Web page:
Like a freshly renovated building one passes every day, Channing Frye is a public work in progress. The Suns themselves, with such roster upheaval and rotational irregularity, resemble a refurbished block of a once-bustling downtown – an effort to both reinvigorate a community and prevent any further fleeing by fans from the fading product.
The anchors are already in place, of course – mainstays who cannot be overvalued, even if unscrupulous spectators buzz about, hoping to take the weathered pieces off the hands of a beleaguered shopkeep before they break and lose all value. Fresh, new attractions have solidified themselves in the area already (even the foreign restaurant has an avid following), and many of the grass-roots projects are finally taking hold. Sure, the roving band of zombies puts a damper on the ambiance, but their contract is only partly guaranteed next season. The citizens will eat the remainder before the remainder eats them.
That dive bar on the corner that you knew in college, though – that’s the real key to this lock. The reviews have made that clear; when business is booming, it might as well be Thunder (lanky shooting and all). In the bust times, rebounding is the only hope, though losses are expected. And every once in a while, that not-so-old hole in the wall shows a glimpse of what it might be if it would just tweak its game ever so slightly – if it would stop spreading everything so far out and bring things in a little closer.
If you’ve watched the Suns recently, it might appear as if the light has finally come on for Frye. He’s scored in double figures in 7 of his last 8 games, including a career high of 31 points against the Jazz. He’s also grabbed at least seven ballboards in his last nine games. Frye has been a joy to watch of late, even if his penchant for chucking the rock from deep often leaves Suns fans holding their breath, hoping Frye will be hot that night.
Given that thought and everything we’ve seen from Frye, it seems appropriate to wonder whether or not he (and the Suns) can keep this up. Is there anything sustainable to the improvement in Frye’s performance, or is it simply variability from a highly volatile source?
By the eye-test, it seems that Frye is playing in the post more, using his size advantage when matched up with smaller power forwards and his quickness when presented with larger opponents. This should serve the same purpose as a freshman co-ed mixing her vodka with Sunny D – easier shots. Believing what you see (or hear), however, can get both you — as an NBA observer — and that co-ed — as a person with self-respect — into a lot of trouble.
The truth here, however, is as tasty as fresh squeezed orange juice. On the season, Frye takes the majority (51.4%) of his shots from beyond the 3-point arc. Of players listed as power forwards and centers on HoopData.com playing more than 20 minutes per game, only Ryan Anderson takes a higher percentage of his total field goal attempts from deep. In the month of February, though, Frye’s shooting numbers have shifted significantly.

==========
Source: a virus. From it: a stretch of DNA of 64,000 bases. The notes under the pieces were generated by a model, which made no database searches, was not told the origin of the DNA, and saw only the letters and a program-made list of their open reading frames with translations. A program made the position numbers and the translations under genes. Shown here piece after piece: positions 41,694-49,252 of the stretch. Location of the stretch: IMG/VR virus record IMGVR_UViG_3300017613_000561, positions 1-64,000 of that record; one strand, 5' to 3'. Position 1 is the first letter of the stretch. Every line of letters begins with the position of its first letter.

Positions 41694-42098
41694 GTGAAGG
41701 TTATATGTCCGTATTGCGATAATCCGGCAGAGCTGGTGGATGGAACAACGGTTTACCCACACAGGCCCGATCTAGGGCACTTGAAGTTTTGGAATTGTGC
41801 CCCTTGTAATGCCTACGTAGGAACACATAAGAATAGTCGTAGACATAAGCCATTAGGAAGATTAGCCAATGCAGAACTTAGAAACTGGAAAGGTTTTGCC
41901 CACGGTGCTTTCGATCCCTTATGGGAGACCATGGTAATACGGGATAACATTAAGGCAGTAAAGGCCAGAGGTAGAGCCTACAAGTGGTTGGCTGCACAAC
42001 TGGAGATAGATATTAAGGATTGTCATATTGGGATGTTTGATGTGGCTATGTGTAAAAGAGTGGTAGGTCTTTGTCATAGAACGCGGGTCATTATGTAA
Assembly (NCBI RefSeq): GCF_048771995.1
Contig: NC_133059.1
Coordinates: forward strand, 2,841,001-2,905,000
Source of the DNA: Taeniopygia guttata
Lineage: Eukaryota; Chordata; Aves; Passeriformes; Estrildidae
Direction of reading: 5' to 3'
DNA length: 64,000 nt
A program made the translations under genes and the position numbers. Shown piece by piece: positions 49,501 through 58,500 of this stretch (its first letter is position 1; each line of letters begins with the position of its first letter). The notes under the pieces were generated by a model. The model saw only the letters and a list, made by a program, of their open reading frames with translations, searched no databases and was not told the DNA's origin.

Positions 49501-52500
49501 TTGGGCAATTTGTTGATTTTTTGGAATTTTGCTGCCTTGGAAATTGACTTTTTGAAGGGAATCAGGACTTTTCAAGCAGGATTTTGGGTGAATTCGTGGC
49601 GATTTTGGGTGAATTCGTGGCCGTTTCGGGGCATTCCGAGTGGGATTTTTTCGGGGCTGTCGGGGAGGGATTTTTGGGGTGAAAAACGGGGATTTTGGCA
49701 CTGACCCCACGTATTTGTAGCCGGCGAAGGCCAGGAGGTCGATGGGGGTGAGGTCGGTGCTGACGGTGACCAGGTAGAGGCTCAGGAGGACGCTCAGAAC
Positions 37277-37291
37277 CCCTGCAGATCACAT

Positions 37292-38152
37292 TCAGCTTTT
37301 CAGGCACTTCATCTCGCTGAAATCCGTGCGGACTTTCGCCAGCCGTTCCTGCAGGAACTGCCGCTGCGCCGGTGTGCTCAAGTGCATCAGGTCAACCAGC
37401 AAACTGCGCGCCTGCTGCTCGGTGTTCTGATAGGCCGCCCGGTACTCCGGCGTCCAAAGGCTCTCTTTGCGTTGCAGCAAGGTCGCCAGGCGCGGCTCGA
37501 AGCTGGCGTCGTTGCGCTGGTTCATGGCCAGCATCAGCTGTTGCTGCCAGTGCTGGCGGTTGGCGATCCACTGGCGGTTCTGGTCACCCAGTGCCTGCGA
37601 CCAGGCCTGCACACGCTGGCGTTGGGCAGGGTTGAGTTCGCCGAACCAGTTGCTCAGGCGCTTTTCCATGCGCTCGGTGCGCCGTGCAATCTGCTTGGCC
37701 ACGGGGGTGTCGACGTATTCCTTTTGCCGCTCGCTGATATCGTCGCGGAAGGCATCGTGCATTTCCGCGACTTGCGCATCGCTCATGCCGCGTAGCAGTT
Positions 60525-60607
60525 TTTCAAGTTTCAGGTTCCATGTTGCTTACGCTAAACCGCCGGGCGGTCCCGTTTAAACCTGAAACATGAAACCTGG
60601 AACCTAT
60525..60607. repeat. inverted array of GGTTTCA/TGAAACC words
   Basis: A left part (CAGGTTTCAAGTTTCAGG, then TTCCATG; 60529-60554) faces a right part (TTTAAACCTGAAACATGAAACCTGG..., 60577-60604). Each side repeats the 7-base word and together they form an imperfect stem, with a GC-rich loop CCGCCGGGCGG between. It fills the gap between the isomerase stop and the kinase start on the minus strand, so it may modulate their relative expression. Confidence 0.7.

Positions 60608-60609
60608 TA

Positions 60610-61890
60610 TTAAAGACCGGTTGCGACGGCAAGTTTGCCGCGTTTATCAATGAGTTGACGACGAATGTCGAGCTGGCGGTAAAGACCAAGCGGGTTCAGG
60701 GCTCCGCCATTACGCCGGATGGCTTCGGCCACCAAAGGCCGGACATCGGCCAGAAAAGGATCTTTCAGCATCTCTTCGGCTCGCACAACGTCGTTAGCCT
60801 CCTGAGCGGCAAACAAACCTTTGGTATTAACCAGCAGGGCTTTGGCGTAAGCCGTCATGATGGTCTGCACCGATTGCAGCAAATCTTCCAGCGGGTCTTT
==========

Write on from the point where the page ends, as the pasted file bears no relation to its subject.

The most notable difference is the increase in shots taken from 10-15 feet by Frye over the course of the month relative to his season average. Frye is taking about 5% fewer threes and long 2s combined and is instead attempting easier to make shots that are no farther from the basket than the free throw line. For the year, Frye’s takes about 21% of his shots from within 15 feet; in February, that number has increased to 28% – a 33% upswing. Put another way, for every three shots inside of 15 feet that Frye takes on the season, he shoots four in the month of February. Given that this month, Frye is averaging his most shots per game in his career, this represents a significant improvement in his game; February is Frye’s best shooting month of the season (58.5% eFG%, including an absurd 45.6% from deep – a number that has to come down sooner than later, regardless of whether or not Frye is taking better, more open looks).
Frye’s rebounding numbers for the month are up, as well:
Frye bested his season average in total rebound rate every game so far this month. Obviously, much of that work on the glass has come on the defensive end of the court, given the three goose eggs on the offensive boards posted over the past eight games. However, in two of those zero-efforts, Frye attempted 9 (February 10th vs WAS) and 10 (February 15th vs UTA) threes. When Frye resolves himself to working in the post on the offensive end of the court, it seems that he grabs his fair share of offensive rebounds. What a wondrous proposition!
Might this merely be statistical noise, all a blip on the radar congealing to form what looks like a conclusive mass? Perhaps. The old bar you knew years back might be the well from which you draw your water still. But the look of the place, at least this month, seems to have changed – and the bookkeeping backs it up.